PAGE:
Christian Kemp's USA travelogs

< Previous | List | Sunrise at Zabriskie Point; leaving Death Valley and driving back to Napa Valley

The first rays of sun hitting the western flank of Death Valley I woke up way before sunrise, and headed back into Death Valley from my motel in Beatty. The goal was to get a sunrise picture anywhere in Death Valley, although I was planning to get a few decent shots in early morning light at Zabriskie Point.

I had just taken the Beatty cutoff from Daylight pass road when the first shades of red appeared in the clouds. Shortly afterwards, the mountains forming the western flank of Death Valley were illuminated in red, while the valley floor was still dark.

I made it to Zabriskie Point just as the sun disappeared behind the clouds. Up until then, I hadn't seen it in the sky yet. There were maybe ten photographers already present, all of them equipped with tripods and cameras of varying sophistication. I setup my tripod too, but contrary to them also took a number of landscape shots - that is, take several pictures while turning the tripod head from left to right.

Sunrise at Zabriskie Point, with Manly Beakon on the right and Death Valley in the background Some photographers were getting frustrated at the lack of direct sunlight and leaving, but one guy loudly announced that he was sure the sun would eventually appear from behind the clouds. I decided to trust his judgement, and he turned out to be right.

I got a couple of good shots of Manly Beacon, a remarkably shaped peak a short distance ahead in the Zabriskie badlands; and also got a few nice shots of the badlands themselves.

After a short chat with some tourists - one commented that she liked my camera, the other remarked that I was wearing sandals in comparatively cold morning air... this was because my shoes were still wet from yesterday's hike and I preferred no shoes to wet shoes.

The sun vanished again after a while, so I headed north. I still stopped at Mushroom Rock and at Badwater; and was appalled at what the National Park Service has done in "improving" Badwater - it's all fenced in now, and the boardwalk prevents pictures of a Telescope Peak reflection in the water next to the road... I'm guessing it's a good thing that people can't trample everywhere and are "guided" through the more fragile parts of the park, but then again, putting up boardwalks everywhere makes this a bit less of a national park, and a bit more of Disney Land...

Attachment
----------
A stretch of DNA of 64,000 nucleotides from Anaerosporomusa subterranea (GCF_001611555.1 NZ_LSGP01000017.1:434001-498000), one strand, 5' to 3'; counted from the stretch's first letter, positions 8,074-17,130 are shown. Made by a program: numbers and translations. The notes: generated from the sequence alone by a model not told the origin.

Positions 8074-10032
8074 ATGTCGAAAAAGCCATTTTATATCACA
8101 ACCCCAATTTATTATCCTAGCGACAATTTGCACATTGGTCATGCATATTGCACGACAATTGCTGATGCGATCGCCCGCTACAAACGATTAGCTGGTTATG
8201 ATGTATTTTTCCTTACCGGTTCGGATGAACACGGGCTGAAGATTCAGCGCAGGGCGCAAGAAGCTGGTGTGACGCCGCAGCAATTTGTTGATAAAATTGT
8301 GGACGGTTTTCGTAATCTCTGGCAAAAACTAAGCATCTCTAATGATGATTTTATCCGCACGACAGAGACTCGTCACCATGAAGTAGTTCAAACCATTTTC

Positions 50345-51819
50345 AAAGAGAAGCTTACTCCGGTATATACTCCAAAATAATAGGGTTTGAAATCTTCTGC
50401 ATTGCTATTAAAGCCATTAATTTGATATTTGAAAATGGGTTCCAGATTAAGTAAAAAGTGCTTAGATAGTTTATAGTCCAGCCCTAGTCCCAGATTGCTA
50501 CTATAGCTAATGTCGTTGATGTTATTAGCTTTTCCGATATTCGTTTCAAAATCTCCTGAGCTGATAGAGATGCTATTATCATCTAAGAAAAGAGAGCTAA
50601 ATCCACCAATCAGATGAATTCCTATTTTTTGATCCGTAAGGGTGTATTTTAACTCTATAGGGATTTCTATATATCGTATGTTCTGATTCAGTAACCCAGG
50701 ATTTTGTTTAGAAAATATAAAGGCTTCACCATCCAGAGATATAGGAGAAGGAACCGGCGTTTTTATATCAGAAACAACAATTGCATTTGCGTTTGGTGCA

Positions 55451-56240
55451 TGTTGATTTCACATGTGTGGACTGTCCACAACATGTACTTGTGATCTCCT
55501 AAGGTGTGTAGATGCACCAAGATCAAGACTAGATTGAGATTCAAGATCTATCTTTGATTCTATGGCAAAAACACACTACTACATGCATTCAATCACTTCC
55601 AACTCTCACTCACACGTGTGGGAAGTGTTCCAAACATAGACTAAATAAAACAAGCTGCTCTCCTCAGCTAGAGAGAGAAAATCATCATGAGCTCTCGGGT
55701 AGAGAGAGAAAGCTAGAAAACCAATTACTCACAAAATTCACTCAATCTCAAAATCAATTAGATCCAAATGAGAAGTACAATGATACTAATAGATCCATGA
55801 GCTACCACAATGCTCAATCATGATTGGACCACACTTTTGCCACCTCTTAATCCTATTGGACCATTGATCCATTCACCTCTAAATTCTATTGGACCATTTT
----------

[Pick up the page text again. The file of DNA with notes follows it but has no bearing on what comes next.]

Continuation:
I exited Death Valley via the west, and eventually found myself on Highway 395 North. The drive up to then was mostly uneventful, but I couldn't help but notice that there were considerable amounts of snow on the surrounding peaks.

A fresh layer of snow at Mono Lake When I arrived at Mono Lake, I could see that its coastal areas too were covered in snow. This would be a nice photo opportunity, I thought; so I stopped even though I still had a lot of mileage to cover that day.

I headed on a short while later, and soon found myself crossing the Sierra again. The snow on either side of the road increased, even though the road itself was mostly clear. I didn't really think the roads would be slippy, until I came across a car in oncoming traffic that had slipped, and crashed into the snow bank. I began to be more conscious of the snow, and the fact that my rental car probably had all-season tires at best, and summer tires at worst.

At one point, I stopped for a hitch-hiker - temperatures were probably around freezing, and I thought that I shouldn't let anyone stand outside in that kind of weather, especially not as darkness approached fast. Turns out he was part of a small group that had skied down the wrong mountain, and were now far away from their cars. I dropped him off at a car parking a few miles up the road.

Meanwhile, the snow banks grew higher, snow started falling, it got dark; and I discovered I wasn't on the road I should be on. I decided to press on, knowing that there was no way I could possibly drive the entirely wrong way - the mountain pass I had driven over was the southernmost one that was open on the northern part of the Sierra (if that makes sense).

Eventually, I ended up in the Sierra foothills, and discovered that for the last hour or so, I had driven on a road taking me in a southwestern direction, when I should have gone in a NW-direction.

This easily added an hour or two to my already-long drive, but I still made it back to Napa Valley before midnight.

Motel/Hotel Accommodation: ():

Written May 27 2005 in Luxembourg